Building owners, facility managers, and HVAC design engineers convince themselves that pharmaceutical and mission critical installations are very sophisticated and more complex than many health care applications and certainly more challenging to engineer, operate, and maintain than commercial buildings. But, that’s not the case.

Beginning with HVAC system options, a hospital basis of design will have the most diversity to choose from when engineering multiple space applications, e.g., lobby, patient rooms, intensive care unit, operating rooms, etc. Educational facilities can be a closes second with administration, classrooms, gymnasiums, kitchens, and cafeteria.

Several years back, I discussed the simplicity of HVAC design engineering for pharmaceutical facilities. The simplicity is that the HVAC solution comes down to lots of constant supply air, space pressure, and plenty of air filtration. A similar statement can be made about HVAC design engineering for mission critical facilities. Both applications, for the most part, run 24-7-365 operation — no optimum start and stop, morning warmup, etc. Why is that?

To begin a mission critical project, the design engineer will need to know the internal heat gains from lights and other equipment. Exterior heat gains, such as solar loads (windows, walls, and roof) probably don’t apply to the mission critical space because these areas will most likely be located away from exterior walls and windows. The goal is to create a steady state that can be relatively easy to manage for space temperature and humidity control. Enhancements, such as variable volume supply airflow probably won’t be considered. Instead, engineers will design for constant airflow, a fixed amount of outdoor ventilation, and positive air pressure for the space served.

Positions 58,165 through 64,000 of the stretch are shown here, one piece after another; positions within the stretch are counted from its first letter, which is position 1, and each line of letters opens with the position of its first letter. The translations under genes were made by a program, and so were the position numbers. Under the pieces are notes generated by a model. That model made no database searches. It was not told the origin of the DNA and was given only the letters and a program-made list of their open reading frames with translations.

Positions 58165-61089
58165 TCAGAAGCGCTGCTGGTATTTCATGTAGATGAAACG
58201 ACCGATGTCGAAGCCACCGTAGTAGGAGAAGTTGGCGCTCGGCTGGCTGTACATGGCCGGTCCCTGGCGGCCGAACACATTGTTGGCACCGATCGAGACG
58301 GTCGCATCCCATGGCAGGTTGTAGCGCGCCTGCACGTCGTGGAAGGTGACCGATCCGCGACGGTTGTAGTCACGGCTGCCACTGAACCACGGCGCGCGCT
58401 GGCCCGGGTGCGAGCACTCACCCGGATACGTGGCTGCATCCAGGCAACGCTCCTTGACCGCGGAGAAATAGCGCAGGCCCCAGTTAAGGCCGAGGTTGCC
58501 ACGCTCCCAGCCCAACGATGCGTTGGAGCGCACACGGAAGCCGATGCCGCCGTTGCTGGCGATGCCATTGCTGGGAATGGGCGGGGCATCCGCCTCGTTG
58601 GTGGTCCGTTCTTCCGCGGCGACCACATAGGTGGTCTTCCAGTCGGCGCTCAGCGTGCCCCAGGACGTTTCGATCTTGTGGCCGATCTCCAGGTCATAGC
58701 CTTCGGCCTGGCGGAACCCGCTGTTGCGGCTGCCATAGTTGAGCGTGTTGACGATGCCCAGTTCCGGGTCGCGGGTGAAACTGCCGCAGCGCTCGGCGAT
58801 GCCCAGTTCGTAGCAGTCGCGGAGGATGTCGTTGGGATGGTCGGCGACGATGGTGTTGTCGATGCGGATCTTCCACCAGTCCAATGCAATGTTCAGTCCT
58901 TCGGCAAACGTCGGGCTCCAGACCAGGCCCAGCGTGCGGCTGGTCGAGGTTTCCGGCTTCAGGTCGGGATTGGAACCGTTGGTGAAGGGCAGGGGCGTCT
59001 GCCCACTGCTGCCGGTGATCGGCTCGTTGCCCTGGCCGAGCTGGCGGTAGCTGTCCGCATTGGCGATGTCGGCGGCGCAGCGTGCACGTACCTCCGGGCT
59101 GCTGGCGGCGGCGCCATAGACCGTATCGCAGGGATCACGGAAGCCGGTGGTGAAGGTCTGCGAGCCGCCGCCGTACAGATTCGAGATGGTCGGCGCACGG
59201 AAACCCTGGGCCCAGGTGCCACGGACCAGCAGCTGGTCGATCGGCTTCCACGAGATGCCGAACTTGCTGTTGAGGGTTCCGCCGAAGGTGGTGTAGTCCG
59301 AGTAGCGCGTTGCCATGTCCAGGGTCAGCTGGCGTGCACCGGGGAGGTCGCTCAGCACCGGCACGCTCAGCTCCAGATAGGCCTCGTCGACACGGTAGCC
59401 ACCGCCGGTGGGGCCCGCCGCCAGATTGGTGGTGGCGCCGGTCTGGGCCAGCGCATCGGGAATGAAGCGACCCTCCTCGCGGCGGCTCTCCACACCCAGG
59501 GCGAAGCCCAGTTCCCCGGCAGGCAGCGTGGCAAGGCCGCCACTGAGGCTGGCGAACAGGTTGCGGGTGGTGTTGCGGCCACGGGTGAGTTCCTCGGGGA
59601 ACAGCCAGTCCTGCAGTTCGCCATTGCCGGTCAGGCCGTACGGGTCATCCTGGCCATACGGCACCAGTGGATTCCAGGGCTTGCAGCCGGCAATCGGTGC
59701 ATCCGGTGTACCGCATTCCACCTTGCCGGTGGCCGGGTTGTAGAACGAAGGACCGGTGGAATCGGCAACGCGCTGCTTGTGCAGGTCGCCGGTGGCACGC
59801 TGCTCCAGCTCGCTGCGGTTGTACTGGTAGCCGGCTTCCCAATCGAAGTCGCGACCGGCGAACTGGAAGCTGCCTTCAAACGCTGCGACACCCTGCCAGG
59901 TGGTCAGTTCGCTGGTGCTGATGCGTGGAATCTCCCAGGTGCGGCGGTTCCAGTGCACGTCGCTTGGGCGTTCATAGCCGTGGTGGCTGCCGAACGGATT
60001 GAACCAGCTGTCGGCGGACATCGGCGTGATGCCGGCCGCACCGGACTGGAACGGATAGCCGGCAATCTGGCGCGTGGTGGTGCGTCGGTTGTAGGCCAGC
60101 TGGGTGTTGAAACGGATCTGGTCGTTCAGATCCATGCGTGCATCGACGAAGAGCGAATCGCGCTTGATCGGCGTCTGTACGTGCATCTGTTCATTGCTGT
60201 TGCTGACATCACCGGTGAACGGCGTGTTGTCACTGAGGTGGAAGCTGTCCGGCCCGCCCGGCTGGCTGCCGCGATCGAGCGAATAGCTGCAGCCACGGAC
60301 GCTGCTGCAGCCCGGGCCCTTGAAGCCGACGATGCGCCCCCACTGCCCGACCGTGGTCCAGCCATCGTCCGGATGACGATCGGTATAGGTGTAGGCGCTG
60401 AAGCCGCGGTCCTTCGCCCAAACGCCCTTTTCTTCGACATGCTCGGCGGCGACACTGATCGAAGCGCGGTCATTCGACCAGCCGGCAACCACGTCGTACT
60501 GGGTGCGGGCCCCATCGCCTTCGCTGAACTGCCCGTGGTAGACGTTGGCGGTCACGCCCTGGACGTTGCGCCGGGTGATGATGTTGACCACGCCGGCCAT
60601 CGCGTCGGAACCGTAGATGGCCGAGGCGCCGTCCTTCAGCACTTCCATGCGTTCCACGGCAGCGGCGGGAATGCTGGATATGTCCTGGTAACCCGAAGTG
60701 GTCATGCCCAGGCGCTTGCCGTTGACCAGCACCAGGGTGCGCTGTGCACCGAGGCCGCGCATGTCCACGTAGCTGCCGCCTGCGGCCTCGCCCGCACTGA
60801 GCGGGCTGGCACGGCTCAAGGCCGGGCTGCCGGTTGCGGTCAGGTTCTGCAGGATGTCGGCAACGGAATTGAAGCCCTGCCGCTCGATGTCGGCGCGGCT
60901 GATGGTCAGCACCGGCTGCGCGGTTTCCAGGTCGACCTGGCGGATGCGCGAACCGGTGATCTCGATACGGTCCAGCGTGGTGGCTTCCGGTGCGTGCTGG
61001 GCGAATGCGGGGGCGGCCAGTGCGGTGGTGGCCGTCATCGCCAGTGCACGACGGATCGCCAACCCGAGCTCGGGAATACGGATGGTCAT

The air conditioning load can be significant — a data center cooling budget could be around 50 square feet per ton versus an office space, where it’s 400 square feet per ton.

Ventilation requirements are also relatively easy to manage because there are usually a limited number of occupants within these rooms, and positive space pressure is important but with little to no room mechanical exhaust requirement. Space temperature and humidity control does not need to be complex.

Many mission critical facilities will have raised floors with underfloor air distribution (UFAD), simplifying and minimizing supply air duct distribution.

Because these spaces are located within interior areas, there’s usually only a need for cooling and humidity but not space heating unless there are reheat coils within the computer room air conditioner (CRAC) units to contribute to close humidity control in the room.

From a first-cost point of view, standardizing on the size of these CRAC units can help package the equipment purchase by selecting one size multiplied by the number of units required. This also helps with inventorying parts, material, and air filters. Engineering the number of units needed for the project’s application will also require standby CRAC units for emergency backup and/or rotating the online units analogous to lead-lag alternating the run hours of all units. Depending on the space configuration, square versus long and narrow data center, one standby unit can be used whenever another CRAC unit is taken offline based on a computerized maintenance or predictive maintenance work order system. Redundancy to CRAC units is usually decided best by the building owner and operator. Redundancy can be number of units plus 1 standby (N+1) to as many as N+N. Many government installations will require N+N.

With all this noted above, it is still important to contract the services of an experienced mission critical HVAC design engineer and contractor for the application.

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